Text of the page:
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Big Names for SEC Chairman Elude Bush Administration

March 21, 2001|From Reuters

Eight weeks after President Bush took office, efforts to find someone willing to head the nation's top securities regulatory agency have yet to bear fruit.

The search for a new U.S. Securities and Exchange Commission chairman has failed to attract big industry insiders such as Donald Marron, chairman of UBS PaineWebber, who has said he is not interested.

Others who reportedly have turned down offers include Joseph Grundfest, a former SEC commissioner and Stanford University law school professor; John Mack, former president of Morgan Stanley Dean Witter & Co.; and William Steere, chairman and chief executive of Pfizer Inc.

Another high-ranking Pfizer executive remains in the running, as well as a Republican congressman from California and a Washington lawyer, according to recent media reports.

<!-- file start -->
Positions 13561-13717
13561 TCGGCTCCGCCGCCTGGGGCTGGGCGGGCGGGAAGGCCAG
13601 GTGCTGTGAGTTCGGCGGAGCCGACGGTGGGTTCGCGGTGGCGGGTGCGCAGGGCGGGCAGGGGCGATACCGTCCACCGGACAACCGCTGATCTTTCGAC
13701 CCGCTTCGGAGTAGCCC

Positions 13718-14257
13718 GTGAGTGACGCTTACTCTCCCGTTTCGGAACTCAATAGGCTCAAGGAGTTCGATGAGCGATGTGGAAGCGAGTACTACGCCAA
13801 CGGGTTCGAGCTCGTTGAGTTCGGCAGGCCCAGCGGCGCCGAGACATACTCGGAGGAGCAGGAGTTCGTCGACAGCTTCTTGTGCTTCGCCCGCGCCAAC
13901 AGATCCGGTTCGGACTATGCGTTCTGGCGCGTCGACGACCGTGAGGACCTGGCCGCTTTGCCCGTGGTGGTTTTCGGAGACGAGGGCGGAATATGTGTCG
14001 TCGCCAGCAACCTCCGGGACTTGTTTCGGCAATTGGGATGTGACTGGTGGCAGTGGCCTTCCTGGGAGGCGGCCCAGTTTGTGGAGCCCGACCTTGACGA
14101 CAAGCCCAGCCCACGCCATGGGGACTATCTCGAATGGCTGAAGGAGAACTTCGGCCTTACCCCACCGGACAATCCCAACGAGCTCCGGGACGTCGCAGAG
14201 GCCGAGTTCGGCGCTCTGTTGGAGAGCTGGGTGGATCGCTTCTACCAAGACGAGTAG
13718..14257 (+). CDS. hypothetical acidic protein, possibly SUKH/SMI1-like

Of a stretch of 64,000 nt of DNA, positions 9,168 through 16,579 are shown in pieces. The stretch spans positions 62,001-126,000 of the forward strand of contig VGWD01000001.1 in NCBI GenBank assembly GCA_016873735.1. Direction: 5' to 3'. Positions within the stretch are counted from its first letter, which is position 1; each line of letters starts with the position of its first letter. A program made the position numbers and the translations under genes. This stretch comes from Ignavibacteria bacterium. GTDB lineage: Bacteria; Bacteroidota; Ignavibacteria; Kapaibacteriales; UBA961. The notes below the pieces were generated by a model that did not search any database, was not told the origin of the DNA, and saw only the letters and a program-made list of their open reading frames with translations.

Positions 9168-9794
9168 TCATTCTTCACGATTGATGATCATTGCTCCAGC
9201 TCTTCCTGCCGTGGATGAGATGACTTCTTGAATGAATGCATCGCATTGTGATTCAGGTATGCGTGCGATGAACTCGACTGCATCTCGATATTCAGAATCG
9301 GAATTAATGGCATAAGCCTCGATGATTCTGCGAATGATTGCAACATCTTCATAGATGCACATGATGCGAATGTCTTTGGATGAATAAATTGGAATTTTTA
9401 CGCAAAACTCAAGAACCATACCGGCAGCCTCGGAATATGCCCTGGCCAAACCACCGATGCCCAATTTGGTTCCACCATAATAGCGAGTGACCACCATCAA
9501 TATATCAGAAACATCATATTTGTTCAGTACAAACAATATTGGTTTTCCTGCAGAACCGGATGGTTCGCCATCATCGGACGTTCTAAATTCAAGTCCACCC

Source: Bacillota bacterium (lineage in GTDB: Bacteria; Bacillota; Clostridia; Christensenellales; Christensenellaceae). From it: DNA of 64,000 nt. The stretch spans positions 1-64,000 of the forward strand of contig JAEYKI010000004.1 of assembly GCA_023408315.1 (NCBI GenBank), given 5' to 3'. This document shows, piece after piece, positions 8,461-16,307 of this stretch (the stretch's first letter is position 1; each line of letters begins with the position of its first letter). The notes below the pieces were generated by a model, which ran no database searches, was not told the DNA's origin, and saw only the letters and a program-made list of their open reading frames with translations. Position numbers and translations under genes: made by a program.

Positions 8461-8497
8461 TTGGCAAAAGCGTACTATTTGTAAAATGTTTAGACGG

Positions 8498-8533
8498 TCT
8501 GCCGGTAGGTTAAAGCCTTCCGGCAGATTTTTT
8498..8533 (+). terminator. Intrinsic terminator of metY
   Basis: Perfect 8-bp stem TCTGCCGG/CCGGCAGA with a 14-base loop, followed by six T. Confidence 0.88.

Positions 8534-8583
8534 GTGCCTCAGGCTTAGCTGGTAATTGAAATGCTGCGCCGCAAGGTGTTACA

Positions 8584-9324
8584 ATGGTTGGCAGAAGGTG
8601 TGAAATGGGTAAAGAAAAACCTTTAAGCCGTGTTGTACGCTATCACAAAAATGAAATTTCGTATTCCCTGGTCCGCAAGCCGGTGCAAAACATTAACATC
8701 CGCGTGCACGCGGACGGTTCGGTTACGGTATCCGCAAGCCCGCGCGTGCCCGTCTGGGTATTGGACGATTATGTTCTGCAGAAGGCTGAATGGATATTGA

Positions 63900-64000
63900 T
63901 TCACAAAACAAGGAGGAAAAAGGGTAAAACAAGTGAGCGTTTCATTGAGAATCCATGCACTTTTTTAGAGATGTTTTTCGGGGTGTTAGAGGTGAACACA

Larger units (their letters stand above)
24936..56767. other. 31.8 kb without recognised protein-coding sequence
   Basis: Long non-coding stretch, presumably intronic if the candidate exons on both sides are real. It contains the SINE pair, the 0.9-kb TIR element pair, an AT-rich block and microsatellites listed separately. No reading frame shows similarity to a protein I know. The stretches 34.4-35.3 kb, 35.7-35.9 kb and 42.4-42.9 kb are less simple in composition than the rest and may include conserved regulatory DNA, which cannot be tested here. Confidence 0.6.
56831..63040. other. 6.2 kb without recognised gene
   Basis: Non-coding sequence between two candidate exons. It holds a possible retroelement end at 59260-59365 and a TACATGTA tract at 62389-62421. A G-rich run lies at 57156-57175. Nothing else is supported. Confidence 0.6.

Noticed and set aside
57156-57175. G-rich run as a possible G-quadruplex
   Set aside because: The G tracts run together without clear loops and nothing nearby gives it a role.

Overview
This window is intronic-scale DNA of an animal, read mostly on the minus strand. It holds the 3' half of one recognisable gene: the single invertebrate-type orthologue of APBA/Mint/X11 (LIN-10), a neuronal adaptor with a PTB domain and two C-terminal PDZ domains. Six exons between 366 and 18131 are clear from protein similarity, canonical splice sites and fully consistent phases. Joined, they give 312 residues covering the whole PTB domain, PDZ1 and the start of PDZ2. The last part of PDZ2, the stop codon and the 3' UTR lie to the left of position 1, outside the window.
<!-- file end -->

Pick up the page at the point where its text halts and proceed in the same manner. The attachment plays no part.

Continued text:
The reluctance to accept a call from the White House to head the SEC does not necessarily reflect badly on the Bush administration, experts say.

"I'm sure the reasons are personal and professional," said Frank Goldstein, a securities lawyer at the Washington firm of Brown & Wood.

While the search moves forward, Laura Unger continues as acting chairwoman of the SEC, which oversees the nation's securities markets and dealers.

Unger, 40, was appointed by Bush to temporarily head the 3,000-employee agency after Arthur Levitt, a Democrat seen as a champion for the individual investor, stepped down in February when the Republican administration came into power.

Securities experts say there will be little disruption in how the agency conducts its daily regulatory functions, such as enforcement, review of corporate filings and processing of registration statements, among others.

In addition to lacking a permanent chairman, two Republican seats on the SEC's five-member panel remain vacant.

Candidates reportedly still in the running include U.S. Rep. Christopher Cox (R-Newport Beach), Washington lawyer James Doty and Peggy Foran, vice president at Pfizer.

A Pfizer spokesman declined to comment.

Anyone nominated by the White House must still face confirmation hearings held by the Senate Banking Committee under the chairmanship of Sen. Phil Gramm (R-Texas).

Several SEC watchers said Unger is seen as too young and lacking Wall Street experience.

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